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Medical transcription work from home

(5 Posts)
chocolateorangeyum Sun 08-Apr-12 19:07:51

I am unhappy in my current job and I am thinking about doing some medical transcription work from home as I have very good knowledge of medical terminology. I have some experience of being a medical secretary and I can work in any speciality. Does anyone have experience of doing this, what is the pay like and if there are any agencies that are better than others? I don't have any typing qualifications (although my typing isn't too bad) and I'm not sure if it would be worth doing some.

Any advice about experiences of this would be appreciated!

susannehicks Thu 28-Jun-12 14:19:14

It’s great that you have prior clinical experience as that would help in no small measure in securing medical transcription jobs. However, you can also consider taking some courses to refresh your skills and learn new ones. Know that medical transcription industry has undergone a lot of changes and you may want to learn about the latest technologies being used for this work. In case what I said makes sense, you can start by exploring Career Step medical transcription school. It’s one of the biggest names among medical transcription schools!

Eglantine175 Wed 24-Oct-12 08:05:28

Why pay out for a course when you can teach yourself? Yes it helps if you have a medical background - especially if you've worked in a GP surgery and have an all-round grasp of medical terminology - but I have done medical transcription without any prior knowledge of medical terminology. If you already have transcription skills or audio typing skills, it’s well worth having a go at medical transcription.

Firstly, not all medical transcription requires this. Some of it is more general and whilst there may be some medical terminology used, if the speaker is clear it is easy to look up the terminology. If you are not sure you can always ask your customer to clarify.

A good way of entering this market though is to pick a specialist field - most medical professionals work within specific specialities or fields - and familiarise yourself with the lingo. Do some practice with medical files in that particular field. You will find lots of samples on the internet if you look hard enough.

As a first stop, try Spoken Words, where you can download medical report and disucssions in audio format to practice transcribing, and work with a medical terminology dictionary. You will be surprised how quickly you become familiar with most of the terms used within that medical field.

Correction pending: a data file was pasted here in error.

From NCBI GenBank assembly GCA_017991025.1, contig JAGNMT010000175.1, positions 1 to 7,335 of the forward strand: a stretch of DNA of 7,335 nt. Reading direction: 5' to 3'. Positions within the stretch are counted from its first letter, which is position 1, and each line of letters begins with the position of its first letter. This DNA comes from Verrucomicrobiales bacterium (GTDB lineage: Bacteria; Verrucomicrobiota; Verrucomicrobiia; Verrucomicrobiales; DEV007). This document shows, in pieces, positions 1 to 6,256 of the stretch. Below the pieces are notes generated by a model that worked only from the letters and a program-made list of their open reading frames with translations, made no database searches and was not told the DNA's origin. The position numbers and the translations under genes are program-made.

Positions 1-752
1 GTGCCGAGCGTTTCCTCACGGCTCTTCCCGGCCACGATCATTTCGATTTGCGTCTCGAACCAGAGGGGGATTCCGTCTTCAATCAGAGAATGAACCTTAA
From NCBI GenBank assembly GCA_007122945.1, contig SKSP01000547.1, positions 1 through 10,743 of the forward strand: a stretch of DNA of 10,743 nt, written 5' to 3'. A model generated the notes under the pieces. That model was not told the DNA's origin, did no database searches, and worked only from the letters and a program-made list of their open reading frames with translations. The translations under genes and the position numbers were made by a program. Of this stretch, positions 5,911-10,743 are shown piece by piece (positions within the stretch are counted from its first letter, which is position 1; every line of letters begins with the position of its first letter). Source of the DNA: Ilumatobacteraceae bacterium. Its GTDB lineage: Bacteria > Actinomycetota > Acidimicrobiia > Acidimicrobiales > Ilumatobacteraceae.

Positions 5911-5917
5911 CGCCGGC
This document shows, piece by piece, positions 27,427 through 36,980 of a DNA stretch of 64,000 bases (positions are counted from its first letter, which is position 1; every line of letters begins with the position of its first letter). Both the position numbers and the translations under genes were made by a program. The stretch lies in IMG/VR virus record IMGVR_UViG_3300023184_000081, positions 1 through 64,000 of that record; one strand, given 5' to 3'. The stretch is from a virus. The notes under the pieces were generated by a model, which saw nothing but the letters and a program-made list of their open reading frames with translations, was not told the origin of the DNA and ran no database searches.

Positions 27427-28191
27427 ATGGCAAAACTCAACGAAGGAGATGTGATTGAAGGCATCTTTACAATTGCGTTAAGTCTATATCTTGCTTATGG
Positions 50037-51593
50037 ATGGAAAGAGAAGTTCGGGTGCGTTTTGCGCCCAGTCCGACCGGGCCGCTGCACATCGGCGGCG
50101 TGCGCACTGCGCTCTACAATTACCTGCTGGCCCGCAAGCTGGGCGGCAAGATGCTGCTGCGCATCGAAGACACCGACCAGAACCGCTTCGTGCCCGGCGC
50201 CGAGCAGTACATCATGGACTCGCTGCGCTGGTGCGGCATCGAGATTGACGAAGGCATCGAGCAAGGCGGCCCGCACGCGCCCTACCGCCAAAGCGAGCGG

As someone who has run my own transcription company for quite a few years, I'm a firm believer that where there is a will, there is a way. Although most of my work is general transcription - and fascinating work it is, too - nevertheless I have done both medical and also legal work, including both recording and transcribing medical meetings and court hearings. In the case of medical work, simply be honest with your potential customer and ask them what level or amount of medical terminology is used before you take on the work.

I have a regular customer who is a researcher in the field of Physiotherapy and I've become very familiar with the terminology used in that particular field.

What I would say is, don't take this kind of work if the medical professional whose work you are transcribing is a poor speaker! It's not something you would want to take risks with getting wrong.

But don't let people scare you either. It's not rocket science.
Best of luck smile

Eglantine175 Wed 24-Oct-12 08:09:38

More specific to you chocolateorangeyum, if you have medical terminology it's a head start but can you touch type? If not, you will struggle to make a decent income. There are free typing tutors on the internet if that is the case. If you're typing is pretty fast though then it's well worth having a go.

I don't know about any agencies but you can look for your own customers. Put an email together and send out offering your services to local medical practitioners - offer yourself as cover during holidays/sickness periods as a start-off. Also there are medical professionals in the universities you can email, researchers and lecturers for example. And remember if you do a good job, they will always come back to you and they will recommend you to colleagues.

Ponsum Wed 15-May-13 12:14:54

Hi, I am also interested in transcription work, especially in the medical field. I have found a couple of agencies, but also will take Eglantine's advice about sending out a personal email to medical centres etc. However, how much do you charge? The agencies are asking me to quote a fee and I have no idea at the moment. Can anyone here help me with that? Thanks

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